Since 1910 The Norwegian Folk Art and Craft Association have been keeping folk art and crafts vital and continuously developing. As a non-governmental organization with more than 24 000 members, we are the main organization in Norway working to promote crafts locally and nationally, and to improve the awareness and the quality of folk art and crafts.
The Norwegian Folk Art and Craft Association (NH) were founded in 1910, in the prime of the husflid-movement in Norway. The foundation of the organization was result of the need to be organized and to bring the already existing regional craft associations closer together, to keep up with the pressure traditional craftsmanship faced with the coming of industrialized products and methods.
In 2014 NH became the third UNESCO-accredited Non-governmental organization (NGO) in Norway of in the field of intangible cultural heritage.
Member groups and activity
Since the beginning the closeness to local activities and local cultural identity has been the organizations greatest strength. Today we have three member groups; local member divisions, our handcraft masters and our traditional folk handicraft stores «Husfliden». The solid foundation underlying the work of our association is based on the voluntary contributions within the local and regional membership divisions. Each one of our 377 local divisions contribute to the strengthening of social networks, enabling the exchange, maintenance and development of handicraft skills and traditions within a large specter of areas.
Our core and greatest effort are the classes that takes place in our 377 local branches, all over Norway. We are Norway’s largest organizer of adult training courses of folk handicraft skills. We offer approx. 2500 courses per year, and about 15 000 people yearly attend our local and regional classes. These classes cover a variety of handicraft traditions within the following main categories: textile, woodcraft and color and design. A focal point on the agenda for both local branches and the central administration in the years to follow will be safeguarding the most endangered hand craft techniques and ensure recruitment of instructors. But neither the teachers nor the students of these techniques are of the younger generation, and this makes the knowledge vulnerable.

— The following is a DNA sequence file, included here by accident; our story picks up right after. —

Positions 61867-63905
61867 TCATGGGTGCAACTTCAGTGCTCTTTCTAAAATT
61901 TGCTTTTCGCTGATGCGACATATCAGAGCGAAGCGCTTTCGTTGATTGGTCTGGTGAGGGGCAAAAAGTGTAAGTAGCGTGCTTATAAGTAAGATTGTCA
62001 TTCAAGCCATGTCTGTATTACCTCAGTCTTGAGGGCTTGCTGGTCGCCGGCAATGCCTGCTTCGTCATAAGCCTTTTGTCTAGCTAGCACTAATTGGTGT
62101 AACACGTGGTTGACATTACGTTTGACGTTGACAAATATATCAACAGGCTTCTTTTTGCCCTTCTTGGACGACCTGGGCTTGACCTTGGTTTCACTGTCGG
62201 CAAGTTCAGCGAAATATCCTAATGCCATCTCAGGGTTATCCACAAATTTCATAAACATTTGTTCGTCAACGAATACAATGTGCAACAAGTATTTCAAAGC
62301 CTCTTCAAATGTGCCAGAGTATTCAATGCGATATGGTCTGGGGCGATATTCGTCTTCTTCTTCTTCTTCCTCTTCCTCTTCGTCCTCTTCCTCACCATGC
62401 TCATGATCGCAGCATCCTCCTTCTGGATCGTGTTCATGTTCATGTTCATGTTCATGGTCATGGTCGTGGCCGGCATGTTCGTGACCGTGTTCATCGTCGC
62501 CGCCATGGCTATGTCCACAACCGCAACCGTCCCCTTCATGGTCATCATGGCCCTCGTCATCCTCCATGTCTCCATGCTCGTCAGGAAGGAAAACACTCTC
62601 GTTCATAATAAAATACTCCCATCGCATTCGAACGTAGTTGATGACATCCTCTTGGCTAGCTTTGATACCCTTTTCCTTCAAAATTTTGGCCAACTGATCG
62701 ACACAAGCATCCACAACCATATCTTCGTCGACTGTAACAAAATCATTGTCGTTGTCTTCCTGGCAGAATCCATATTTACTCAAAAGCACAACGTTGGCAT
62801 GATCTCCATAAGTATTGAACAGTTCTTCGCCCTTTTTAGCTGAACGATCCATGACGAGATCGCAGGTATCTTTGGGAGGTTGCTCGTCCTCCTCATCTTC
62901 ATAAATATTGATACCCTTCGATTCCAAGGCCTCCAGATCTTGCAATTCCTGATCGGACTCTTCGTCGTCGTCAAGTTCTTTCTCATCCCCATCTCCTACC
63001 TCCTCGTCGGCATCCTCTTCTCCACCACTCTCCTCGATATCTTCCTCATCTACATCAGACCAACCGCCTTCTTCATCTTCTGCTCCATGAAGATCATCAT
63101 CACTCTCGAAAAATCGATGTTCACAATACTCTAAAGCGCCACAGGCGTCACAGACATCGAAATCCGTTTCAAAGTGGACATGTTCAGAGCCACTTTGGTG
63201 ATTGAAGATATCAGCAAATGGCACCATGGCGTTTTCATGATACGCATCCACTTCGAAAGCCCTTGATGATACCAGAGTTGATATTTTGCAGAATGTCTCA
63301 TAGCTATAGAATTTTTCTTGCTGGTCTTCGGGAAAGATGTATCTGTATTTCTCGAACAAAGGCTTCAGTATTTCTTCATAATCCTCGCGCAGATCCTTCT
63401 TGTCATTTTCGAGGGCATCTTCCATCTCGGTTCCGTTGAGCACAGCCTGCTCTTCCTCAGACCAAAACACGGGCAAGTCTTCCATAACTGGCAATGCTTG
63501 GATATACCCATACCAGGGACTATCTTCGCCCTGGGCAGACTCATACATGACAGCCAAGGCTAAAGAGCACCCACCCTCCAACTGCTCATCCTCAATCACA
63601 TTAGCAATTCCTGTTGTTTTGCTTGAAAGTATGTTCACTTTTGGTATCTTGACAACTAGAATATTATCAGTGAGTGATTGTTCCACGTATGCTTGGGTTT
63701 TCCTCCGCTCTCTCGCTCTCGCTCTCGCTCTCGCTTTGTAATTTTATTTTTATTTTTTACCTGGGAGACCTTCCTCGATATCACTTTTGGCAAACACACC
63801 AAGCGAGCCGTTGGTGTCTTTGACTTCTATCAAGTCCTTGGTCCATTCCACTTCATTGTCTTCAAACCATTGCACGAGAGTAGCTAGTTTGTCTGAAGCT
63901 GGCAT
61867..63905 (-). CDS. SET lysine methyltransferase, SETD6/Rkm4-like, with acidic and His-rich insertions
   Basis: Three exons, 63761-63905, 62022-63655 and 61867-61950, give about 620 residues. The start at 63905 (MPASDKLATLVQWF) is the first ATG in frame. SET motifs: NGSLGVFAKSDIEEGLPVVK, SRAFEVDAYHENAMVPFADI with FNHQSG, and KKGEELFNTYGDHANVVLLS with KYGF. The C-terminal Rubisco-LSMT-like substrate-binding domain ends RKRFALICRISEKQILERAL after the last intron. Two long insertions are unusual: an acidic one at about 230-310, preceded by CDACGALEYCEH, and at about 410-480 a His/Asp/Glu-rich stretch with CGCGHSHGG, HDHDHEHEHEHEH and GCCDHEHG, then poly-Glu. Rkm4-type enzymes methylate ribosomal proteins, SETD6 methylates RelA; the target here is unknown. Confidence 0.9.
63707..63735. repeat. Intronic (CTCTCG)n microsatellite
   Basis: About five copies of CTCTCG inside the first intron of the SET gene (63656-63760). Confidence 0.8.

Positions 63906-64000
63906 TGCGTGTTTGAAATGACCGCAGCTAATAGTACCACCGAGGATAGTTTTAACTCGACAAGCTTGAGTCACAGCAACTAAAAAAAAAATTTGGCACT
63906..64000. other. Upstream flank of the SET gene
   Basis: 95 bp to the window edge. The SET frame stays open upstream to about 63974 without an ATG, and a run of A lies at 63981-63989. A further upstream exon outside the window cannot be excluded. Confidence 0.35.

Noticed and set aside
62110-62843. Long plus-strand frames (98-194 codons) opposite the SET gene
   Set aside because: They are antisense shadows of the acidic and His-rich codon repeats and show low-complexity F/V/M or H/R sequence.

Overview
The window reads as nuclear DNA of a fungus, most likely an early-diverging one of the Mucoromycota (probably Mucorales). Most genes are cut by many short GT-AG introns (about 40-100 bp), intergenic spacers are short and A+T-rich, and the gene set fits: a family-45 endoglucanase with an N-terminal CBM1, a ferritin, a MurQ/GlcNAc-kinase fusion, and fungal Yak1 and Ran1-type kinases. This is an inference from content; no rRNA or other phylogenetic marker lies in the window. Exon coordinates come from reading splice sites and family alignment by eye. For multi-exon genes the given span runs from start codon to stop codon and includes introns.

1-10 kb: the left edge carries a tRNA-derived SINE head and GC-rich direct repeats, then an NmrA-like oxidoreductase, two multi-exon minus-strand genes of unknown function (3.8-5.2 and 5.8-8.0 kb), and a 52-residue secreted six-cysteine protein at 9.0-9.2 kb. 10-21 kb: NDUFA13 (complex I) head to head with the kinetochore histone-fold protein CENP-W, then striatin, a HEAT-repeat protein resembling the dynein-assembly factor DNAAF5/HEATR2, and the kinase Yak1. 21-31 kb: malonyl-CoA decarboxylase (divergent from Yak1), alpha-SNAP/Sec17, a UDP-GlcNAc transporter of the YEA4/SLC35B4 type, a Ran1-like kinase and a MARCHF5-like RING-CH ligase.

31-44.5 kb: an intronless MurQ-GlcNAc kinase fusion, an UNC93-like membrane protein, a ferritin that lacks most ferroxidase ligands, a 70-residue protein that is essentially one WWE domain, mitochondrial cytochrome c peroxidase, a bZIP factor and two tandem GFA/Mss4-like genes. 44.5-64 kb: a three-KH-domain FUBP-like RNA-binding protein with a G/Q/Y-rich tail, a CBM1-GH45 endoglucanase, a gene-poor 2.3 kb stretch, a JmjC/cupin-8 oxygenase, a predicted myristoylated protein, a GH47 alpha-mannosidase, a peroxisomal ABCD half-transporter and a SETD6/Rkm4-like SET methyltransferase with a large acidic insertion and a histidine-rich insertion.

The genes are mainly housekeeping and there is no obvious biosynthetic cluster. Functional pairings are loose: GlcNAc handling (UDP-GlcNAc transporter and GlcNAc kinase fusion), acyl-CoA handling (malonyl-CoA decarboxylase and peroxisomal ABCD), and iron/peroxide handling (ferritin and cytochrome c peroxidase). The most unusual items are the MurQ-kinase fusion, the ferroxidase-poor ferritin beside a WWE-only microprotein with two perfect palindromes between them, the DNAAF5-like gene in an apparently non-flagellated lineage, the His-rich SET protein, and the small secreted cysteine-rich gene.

Husfliden craft shops
Husflid is associated with quality and tradition, and in the 35 Husfliden-stores around the country quality craft products are being sold. The stores are specially known as providers of bunads, national folk costumes. About half of the Norwegian population owns a bunad, which are worn at formal occasions, and the manufacturing and selling of these costumes is an important part of keeping cultural heritage alive and important in peoples’ lives.
Among our members are 130 professional handicraftsmen, who fully or partially make a living out of handicrafts. These include bunad manufacturers, silver smiths, weavers, wood carvers and more. These handicraftsmen make sure we have a vital and continually developing field of handicrafts and folk art.
Enhancement of trade
A living tradition requires the possibility to make a living out of craft products and skills. We seek to stimulate and generate the best possible conditions for our folk handicraft stores and professional craftsmen. Included in this work are workshops, enhancement of handicraft skills, handicraft markets and scholarship awards.
In the future, we believe that hand craft will have a bigger importance than ever, because the products both are made to last and made of materials from the nature.
Central administration and The Body of Consultans
Among the tasks of the central administration is the management of the organization, lobbying and political counseling, educational activities, publishing the Norsk Husflid magazine, national and regional projects, children’s craft courses and more. This is done by the central office in Oslo and the body of consultants.
The organization is regionally represented through the Body of Consultants counting 19 skilled professional folk art and craft practitioners. In addition to being a link between their respective county and the central administration in Oslo, our consultants works with local schools, museums, county administrations and, of course, the local members.
Norsk Husflid magazine
Our organization publishes the professional magazine Norsk Husflid (Norwegian Folk Art and Craft); circulation approx. 27.000, five issues per year.
By having a clear point of view on political questions within educating, craft production, tax system, culture heritage challenges and more, we aim to influence on the Norwegian authorities. Our political goals are to strengthen living craft traditions in Norway in a cultural, social and economical way.
Domains: Traditional craftsmanship, practical and artistic skills, natural materials
Main safeguarding measures: Classes and work circles in handicraft, cooperations with schools, museums and other organizations. Political work on the importance of non-formal education and practical education.
Main country where the NGO works: Norway